In its much awaited judgment in the Delhi University photocopying case (The Chancellor Masters and Scholars of the University of Oxford v. Rameshwari Photocopy Services), the Delhi High Court has dismissed the copyright infringement petition initiated in August 2012 by three publishers (Oxford, Cambridge and Taylor & Francis) against a photocopy shop located in the premises of Delhi University. This case, which was being closely tracked by students, teachers and the publishing industry alike, was seen as one with immense significance for questions of access to knowledge. While initially involving only the publishers, the photocopier and the university, the case also saw intervention petitions being filed by a student group (Association of Students for Equitable Access to Knowledge) as well as by teachers and academics (Society for Promoting Educational Access and Knowledge). While the publishers made the argument that the creation of course packs and the photocopying of academic material for the same amounted to an infringement of the exclusive copyright of the authors and publishers, the defendants argued that the reproduction of materials for educational purposes fell within the exceptions to copyright under Section 52(1)(i) of the Copyright Act.
Not a moral right
In his considered and sharply reasoned judgment, Justice Rajiv Sahai Endlaw examines the gamut of arguments made by both sides and arrives at the conclusion that copyright is a statutory right and not a natural right, and hence any right that is granted to owners is also limited by exceptions carved out by law. The nature of Section 52 of the Copyright Act is such that any act falling within its scope will not constitute infringement. Section 52(1)(i) allows for the reproduction of any work i) by a teacher or a pupil in the course of instruction; or ii) as part of the questions to be answered in an examination; or iii) in answers to such questions.
The crux of the dispute was about whether course packs fall within this exception. The petitioners tried to provide a narrow reading of the section, claiming that at best what the section allows for is the provision of materials in the course of a lecture and spatially restricted to a classroom. The court, while rejecting this claim, argues that “instruction” cannot be narrowly understood and, through a historically informed reading of the phrase “in the course of”, concludes that instruction includes the entire ambit of pedagogy from the creation of syllabus to teaching and provision of reading materials.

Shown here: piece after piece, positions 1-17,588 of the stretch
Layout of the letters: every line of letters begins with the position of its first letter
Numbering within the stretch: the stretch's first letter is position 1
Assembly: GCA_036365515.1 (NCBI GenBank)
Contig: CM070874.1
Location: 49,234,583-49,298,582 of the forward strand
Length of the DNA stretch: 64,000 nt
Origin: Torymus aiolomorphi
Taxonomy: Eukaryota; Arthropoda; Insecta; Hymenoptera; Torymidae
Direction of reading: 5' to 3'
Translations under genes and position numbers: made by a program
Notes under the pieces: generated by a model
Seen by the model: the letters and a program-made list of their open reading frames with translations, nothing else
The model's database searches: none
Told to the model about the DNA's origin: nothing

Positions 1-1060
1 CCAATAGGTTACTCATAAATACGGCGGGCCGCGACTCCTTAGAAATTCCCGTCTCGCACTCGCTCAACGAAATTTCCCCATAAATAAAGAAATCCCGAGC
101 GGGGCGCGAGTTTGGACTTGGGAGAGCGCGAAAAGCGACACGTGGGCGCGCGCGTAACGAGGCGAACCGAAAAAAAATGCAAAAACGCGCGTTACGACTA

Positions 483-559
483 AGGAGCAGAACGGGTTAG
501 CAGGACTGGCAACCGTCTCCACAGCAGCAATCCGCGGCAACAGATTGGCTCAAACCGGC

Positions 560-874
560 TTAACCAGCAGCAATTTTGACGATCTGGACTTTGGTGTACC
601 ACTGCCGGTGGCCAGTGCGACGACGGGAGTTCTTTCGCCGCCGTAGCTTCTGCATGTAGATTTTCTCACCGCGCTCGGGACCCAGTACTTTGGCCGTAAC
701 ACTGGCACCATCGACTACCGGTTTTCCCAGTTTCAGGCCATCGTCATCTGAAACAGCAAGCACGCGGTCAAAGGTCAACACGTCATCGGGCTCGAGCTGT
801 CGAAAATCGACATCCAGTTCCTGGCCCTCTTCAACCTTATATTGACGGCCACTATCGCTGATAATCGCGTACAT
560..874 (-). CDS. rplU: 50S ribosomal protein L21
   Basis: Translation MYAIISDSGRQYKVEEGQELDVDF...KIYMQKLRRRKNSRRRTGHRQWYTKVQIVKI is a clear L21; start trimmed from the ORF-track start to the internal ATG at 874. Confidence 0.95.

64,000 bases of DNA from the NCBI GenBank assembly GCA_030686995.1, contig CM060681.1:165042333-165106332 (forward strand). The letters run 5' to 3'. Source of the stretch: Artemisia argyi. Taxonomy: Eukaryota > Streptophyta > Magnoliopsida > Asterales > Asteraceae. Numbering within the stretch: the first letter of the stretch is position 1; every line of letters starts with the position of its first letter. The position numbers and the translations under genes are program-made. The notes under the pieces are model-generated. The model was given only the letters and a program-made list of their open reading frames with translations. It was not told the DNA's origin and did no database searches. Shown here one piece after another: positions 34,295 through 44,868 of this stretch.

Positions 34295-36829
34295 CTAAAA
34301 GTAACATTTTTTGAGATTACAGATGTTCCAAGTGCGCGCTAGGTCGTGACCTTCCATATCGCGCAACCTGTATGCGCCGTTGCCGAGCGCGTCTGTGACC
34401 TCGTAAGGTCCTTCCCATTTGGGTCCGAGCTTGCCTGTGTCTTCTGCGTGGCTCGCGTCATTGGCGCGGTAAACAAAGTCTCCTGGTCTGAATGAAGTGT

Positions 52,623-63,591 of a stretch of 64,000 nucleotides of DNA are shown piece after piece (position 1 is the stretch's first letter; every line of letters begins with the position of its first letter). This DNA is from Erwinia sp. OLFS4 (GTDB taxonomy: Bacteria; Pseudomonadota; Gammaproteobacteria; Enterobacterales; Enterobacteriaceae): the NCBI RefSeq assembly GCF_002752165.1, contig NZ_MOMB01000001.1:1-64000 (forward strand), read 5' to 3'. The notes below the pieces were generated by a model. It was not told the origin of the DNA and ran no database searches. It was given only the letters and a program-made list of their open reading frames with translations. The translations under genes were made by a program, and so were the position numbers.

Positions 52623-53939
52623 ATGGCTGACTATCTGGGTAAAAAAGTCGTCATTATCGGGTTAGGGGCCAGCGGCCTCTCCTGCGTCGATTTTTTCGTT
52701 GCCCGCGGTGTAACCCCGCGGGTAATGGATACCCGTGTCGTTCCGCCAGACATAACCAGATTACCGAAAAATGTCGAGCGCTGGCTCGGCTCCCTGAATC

It then locates the question of education within a changing technological environment, and argues that “when an action, if onerously done, is not an offence, it cannot become an offence when, owing to advancement in technology doing thereof has been simplified” (paragraph 75). To make this point, Justice Endlaw contrasts his own experiences as a law student where photocopying was very limited and studying entailed students copying by hand, scribe like, pages after pages of books. Photocopiers have just made the task simpler and faster, but if the act of copying for a particular purpose is itself not illegal, and “the effect of the action is the same, the difference in the mode of action cannot make a difference so as to make one an offence”.
In a clear statement of the philosophical basis of copyright law, Justice Endlaw rejects the populist and unidimensional assumption that copyright is about the protection of the property rights of owners. He notes instead: “Copyright, specially in literary works, is thus not an inevitable, divine, or natural right that confers on authors the absolute ownership of their creations. It is designed rather to stimulate activity and progress in the arts for the intellectual enrichment of the public. Copyright is intended to increase and not to impede the harvest of knowledge. It is intended to motivate the creative activity of authors and inventors in order to benefit the public.”